Question: Can I really trust UPS Logistics to audit UPS own bills, or should I hire an independent transportation consultant?
Answer: No corporation enjoys being monitored for its errors and omissions, but some corporations take extraordinary measures to prevent or curtail the auditing of their bills and billing practices. If a prize were to be awarded for the most presumptuous practice in the transportation industry, it would undoubtedly be won by United Parcel Service for its subsidiary UPS Logisticss offer to audit shippers UPS bills for them! Talk about sending a fox to guard the chickens....
UPS has clearly displayed a corporate dislike for auditors and transportation consultants, but the offer to check its own invoices for its customers takes the cake.
UPS dislike of transportation consultants is understandable. Many of UPS customers are small package shippers, and many do not have experienced transportation managers trained in transportation or logistics on staff. Therefore, they are at the mercy of UPS professional transportation personnel when they negotiate rates and contracts. (Negotiate may be the wrong term to use when shippers are given boilerplate adhesion contracts to sign on a take-it-or-leave-it basis.)
Furthermore, an individual customer generally has access only to its own rates, charges and discount levels offered by UPS. Transportation consultants, on the other hand, represent many UPS shippers, and therefore have a general know-ledge of current market-driven discounts. UPS would prefer not to negotiate with a professional consultant who knows the range of discounts other shippers are enjoying.
Another egregious practice aimed at curtailing transportation consultants businesses is to force shippers who wish to have a discount to sign a contract that prohibits the shipper from having its bills audited for the purpose of filing claims for refunds due to service failures. Yes, UPS offers a money-back guarantee when a delivery is late, but not if you wish to have a discount to compete with its competitors that are shipping via UPS at market-driven discounted rates. Thus, shippers have no choice but to sign a discount contract that prohibits the filing of claims for service failure refunds.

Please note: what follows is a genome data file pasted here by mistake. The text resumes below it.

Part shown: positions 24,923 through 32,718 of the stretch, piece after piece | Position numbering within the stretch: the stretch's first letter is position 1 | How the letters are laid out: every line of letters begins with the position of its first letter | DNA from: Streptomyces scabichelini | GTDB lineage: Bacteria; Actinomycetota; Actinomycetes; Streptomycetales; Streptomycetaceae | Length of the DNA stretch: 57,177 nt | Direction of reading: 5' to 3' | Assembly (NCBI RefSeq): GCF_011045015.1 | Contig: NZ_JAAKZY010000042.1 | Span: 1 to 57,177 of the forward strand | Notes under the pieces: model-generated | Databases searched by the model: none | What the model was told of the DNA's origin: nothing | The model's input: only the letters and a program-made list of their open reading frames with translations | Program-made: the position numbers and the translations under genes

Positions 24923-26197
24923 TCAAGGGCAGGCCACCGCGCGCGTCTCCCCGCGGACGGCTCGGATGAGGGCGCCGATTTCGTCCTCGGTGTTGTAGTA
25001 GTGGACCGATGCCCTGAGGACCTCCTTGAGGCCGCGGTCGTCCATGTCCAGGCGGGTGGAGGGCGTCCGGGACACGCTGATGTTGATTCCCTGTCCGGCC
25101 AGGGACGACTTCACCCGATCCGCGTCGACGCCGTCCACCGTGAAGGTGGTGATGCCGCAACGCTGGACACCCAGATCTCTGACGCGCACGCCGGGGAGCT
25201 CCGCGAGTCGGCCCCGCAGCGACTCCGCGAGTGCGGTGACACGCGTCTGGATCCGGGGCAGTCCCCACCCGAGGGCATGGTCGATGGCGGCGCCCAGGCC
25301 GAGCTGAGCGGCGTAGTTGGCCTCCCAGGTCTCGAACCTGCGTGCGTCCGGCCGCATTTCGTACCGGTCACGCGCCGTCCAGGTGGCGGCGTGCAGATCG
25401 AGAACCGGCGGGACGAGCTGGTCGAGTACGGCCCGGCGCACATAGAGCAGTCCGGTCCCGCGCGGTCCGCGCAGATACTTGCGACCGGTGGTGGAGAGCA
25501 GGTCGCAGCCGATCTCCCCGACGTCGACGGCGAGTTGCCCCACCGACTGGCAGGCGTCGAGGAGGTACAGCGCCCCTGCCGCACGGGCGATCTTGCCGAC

It is little wonder, therefore, that a regular garden industry of express bill auditors has developed ever since UPS introduced its so-called Money-back Guarantee program. Given the frequency of UPS practice of over-billing package charges and accessorial charges, it appears that there is a clear need for auditing express bills today but not by a brown fox!
There are many professional auditors that specialize in auditing freight bills and express bills. They can be located through shipper trade organizations such as the Transportation Consumer Protection Council, Inc. (631-549-8988) www.tcpcinc.com, and the Freight Transportation Consultants Association is available at (505-299-0615) www.transportpros.com.
William J. Augello is an adjunct professor at the University of Arizona and a frequent contributor to Parcel Shipping & Distribution magazine. Visit Bill online at www.transportlawtexts.com. If you have questions for him relating to your parcel operation, please feel free to contact him via email at firstname.lastname@example.org. Or you can contact him by phone at 520-531-0203. For more information about Parcel Shipping & Distribution, visit www.psdmag.com.